Elon Musk and SpaceX to Sue American Government for Monopolizing Space Funding

By Matt Paulson April 30, 2014

Groups that are planning to launch a rocket, satellite or even an astronaut into space have always had to negotiate with the United States Air Force so that they could be awarded a launch contract. However, the Air Force has recently only been awarding launch contracts to a single company exclusively, United Launch Alliance, forcing all others trying to reach the final frontier to negotiate through ULA. SpaceX CEO and chief technology officer Elon Musk however has declared his intention to challenge that policy and sue the government, claiming that ULA currently has a monopoly on spaceflight.

The lawsuit was announced just after the government awarded a contract to the ULA for rocket boosters, worth around $7.2 billion. Elon Musk claims that this preferential treatment is unfair, stating that it, “essentially blocks companies like SpaceX from competing for national security launches.”

SpaceX is already a big name in the world of aerospace, having recently launched the prototype Dragon re-usable rocket as an attempt to come up with a sustainable launch vehicle. The rocket is designed to be able to land autonomously, and recent tests have proved to be a success.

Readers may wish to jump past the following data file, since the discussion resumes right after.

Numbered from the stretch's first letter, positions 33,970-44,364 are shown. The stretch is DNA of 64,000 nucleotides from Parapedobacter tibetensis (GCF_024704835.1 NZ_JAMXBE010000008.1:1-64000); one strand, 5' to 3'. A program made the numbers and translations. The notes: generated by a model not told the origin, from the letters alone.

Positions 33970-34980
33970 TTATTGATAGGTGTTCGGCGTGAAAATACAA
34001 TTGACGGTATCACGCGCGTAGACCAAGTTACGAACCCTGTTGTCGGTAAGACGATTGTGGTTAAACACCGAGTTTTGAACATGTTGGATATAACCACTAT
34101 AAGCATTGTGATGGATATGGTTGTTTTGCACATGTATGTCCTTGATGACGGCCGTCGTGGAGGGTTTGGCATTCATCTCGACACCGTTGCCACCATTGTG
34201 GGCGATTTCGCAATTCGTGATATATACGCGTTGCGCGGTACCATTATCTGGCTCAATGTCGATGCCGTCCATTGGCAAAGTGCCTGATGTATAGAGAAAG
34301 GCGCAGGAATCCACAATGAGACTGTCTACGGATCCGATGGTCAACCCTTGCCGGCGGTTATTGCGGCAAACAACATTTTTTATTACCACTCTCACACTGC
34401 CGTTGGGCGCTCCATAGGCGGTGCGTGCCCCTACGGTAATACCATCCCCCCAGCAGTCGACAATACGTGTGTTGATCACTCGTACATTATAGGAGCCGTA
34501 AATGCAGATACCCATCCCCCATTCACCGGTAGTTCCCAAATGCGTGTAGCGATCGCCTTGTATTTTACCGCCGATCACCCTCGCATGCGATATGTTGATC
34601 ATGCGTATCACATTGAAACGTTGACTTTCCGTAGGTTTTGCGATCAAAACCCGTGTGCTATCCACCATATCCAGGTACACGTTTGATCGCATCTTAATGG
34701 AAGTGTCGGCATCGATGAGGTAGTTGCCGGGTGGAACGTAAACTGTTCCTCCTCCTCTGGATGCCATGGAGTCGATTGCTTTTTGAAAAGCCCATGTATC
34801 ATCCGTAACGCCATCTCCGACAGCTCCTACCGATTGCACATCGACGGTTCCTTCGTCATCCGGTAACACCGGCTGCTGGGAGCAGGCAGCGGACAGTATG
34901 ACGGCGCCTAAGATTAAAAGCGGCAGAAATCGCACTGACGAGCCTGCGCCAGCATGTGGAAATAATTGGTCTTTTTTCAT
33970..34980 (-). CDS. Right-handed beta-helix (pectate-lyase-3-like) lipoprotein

The ULA, a joint venture between aerospace giants Boeing and Lockheed Martin, has attempted to counteract this bold statement by claiming that they have already saved the government $4 billion dollars through their efficient rockets, but re-usable rockets from SpaceX could blow that argument right out of the water. “The ULA rockets are basically four times more expensive than ours,” stated Musk, “So this contract is costing the U.S. Taxpayers billions of dollars for no reason.

Image via Shutterstock.

However, this is not a new battleground for Musk or SpaceX. SpaceX first challenged the antitrust legality of ULA's exclusive access to government launch contracts in 2005. At that point, the Federal Trade Commission and the Pentagon announced their support for ULA - but as SpaceX becomes a bigger name, the tides just might add another company to the launch pad.




Edited by Stefania Viscusi

TechZone360 Contributing Writer

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